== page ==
How to collect on class-action lawsuit settlements

October 18, 2013

In many cases, you have the option of recouping revenue from previous practices/business structures that you no longer report, as long as you can provide the data.

 

I was told that Aetna has settled a lawsuit related to underpayment of out-of-network physicians, and other payers were soon to follow. How do I collect on the monies due me from the class-action settlement?

As you are aware, there have been a few class-action lawsuit settlements that have been settled in favor of or that will result in money back to physician groups. Cases that have been settled in the past include the Deepwater Horizon Economic and Property Damages Settlement, Visa/MasterCard credit card fee overcharges, Ingenix UCR data, and others. Aetna is the latest to reach a settlement, and Cigna is expected to settle this fall.

Each case is slightly different in its requirements. For the Aetna case, it appears that you need only prove that you were an out-of-network provider for any year between 2003 and 2012. For each year you were an out-of-network provider, you can be paid a fee depending upon the number of physicians seeking payment (approximately $40 per year). For other cases, including the Deepwater Horizon and Visa/MasterCard cases, you have to identify the claims/transactions that you think you were underpaid and submit them to the settlement group, which will then write you a check for the difference of all verified claims in the class.

In many cases, you have the option of recouping revenue from previous practices/business structures that you no longer report, as long as you can provide the data. This explanation is somewhat simplified as far as legal red tape, but we have seen many recover money due that far exceeded the cost of the recovery.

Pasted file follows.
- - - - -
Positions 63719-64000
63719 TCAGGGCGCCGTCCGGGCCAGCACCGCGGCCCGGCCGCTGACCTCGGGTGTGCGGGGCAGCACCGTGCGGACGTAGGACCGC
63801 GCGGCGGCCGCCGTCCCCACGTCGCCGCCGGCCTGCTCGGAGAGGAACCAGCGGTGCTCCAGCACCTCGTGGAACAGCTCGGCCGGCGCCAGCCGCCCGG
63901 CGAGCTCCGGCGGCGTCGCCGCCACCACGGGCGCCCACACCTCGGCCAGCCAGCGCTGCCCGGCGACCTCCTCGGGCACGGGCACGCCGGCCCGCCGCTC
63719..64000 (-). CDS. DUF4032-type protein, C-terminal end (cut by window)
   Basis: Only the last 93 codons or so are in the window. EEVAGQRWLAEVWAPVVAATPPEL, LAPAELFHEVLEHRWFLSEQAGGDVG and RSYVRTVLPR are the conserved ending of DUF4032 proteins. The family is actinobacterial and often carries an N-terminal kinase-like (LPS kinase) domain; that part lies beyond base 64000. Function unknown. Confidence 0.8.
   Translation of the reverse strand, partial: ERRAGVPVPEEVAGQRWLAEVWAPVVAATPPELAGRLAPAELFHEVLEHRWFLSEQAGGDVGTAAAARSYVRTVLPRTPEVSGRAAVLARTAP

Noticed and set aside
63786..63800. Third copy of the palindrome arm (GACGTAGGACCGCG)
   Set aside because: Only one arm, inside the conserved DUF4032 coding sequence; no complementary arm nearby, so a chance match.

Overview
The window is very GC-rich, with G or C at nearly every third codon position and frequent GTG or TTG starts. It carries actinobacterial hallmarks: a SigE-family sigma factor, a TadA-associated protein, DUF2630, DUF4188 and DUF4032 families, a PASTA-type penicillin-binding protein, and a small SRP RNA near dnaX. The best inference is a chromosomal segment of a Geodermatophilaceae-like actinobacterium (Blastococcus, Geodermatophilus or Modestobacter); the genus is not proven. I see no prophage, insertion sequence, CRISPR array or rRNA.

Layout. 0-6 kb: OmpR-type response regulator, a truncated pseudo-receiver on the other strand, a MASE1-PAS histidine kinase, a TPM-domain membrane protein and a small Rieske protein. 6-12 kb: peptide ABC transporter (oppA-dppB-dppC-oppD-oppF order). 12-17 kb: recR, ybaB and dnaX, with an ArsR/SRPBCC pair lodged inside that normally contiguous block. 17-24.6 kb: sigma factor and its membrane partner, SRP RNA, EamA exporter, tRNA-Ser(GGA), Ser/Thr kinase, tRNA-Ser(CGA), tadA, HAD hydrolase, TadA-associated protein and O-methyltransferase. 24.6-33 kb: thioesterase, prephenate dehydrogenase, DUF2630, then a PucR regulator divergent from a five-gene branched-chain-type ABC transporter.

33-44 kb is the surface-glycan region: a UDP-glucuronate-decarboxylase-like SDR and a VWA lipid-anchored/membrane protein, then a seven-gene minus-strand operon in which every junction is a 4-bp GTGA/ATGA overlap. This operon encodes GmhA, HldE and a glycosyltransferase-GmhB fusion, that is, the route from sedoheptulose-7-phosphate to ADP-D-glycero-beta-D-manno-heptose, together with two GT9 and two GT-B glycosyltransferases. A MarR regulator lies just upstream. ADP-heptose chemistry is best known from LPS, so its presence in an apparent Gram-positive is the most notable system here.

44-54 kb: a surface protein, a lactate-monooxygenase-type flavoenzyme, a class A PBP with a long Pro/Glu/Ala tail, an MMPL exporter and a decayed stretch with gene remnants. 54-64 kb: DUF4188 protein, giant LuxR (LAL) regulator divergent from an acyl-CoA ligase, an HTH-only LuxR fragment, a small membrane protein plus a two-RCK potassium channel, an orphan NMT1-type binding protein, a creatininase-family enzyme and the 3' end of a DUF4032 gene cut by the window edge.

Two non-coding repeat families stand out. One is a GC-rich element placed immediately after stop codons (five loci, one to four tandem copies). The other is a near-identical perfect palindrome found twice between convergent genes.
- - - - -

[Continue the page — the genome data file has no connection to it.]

If you do not have access to all of your records going back through eligible dates, or you are looking for an alternative to digging through all of your records and filling out the forms, there are groups that can do this for you. Managed Care Advisory Group is one such group that will do this on a contingency fee only. Physician Reimbursement Systems was introduced to this company by a urologist. It specializes in the recovery of settlement money, and we are told it’s very good at what it does.

PRS has signed an agreement with the group to offer discounted rates to urologists for assisting in promoting the service, and you may find more information on the service at www.mcaginc.com or on www.prsnetwork.com.

 

For urethral catheterization with extensive bladder irrigation and clot evacuation, the work involved is far more complex and time consuming than simple bladder irrigation/lavage (51700). What is the best way to code for the above complex clot evacuation procedure without cystoscopy in office and hospital settings?

Code 51700 (Bladder irrigation, simple, lavage, and/or instillation) is the most accurate code available for the service you describe. The only option we see to report the additional work and perhaps increase the reimbursement is to use modifier –22 appended to the code. Remember, when using the –22 modifier, you will likely be required to submit documentation to support the use of the modifier.

We recommend time-based referencing to the increased work effort as a percent increase in effort. For example, bladder irrigation of the patient required an increase of 50% in time and materials to complete the irrigation.

Use of the –22 modifier does not guarantee extra payment but might result in additional pay. We have noticed a pattern of payer payment at a percentage above normal, ranging from 20% to 30% for many payers, if documentation supports this increased work effort and the modifier usage is not excessive.UT

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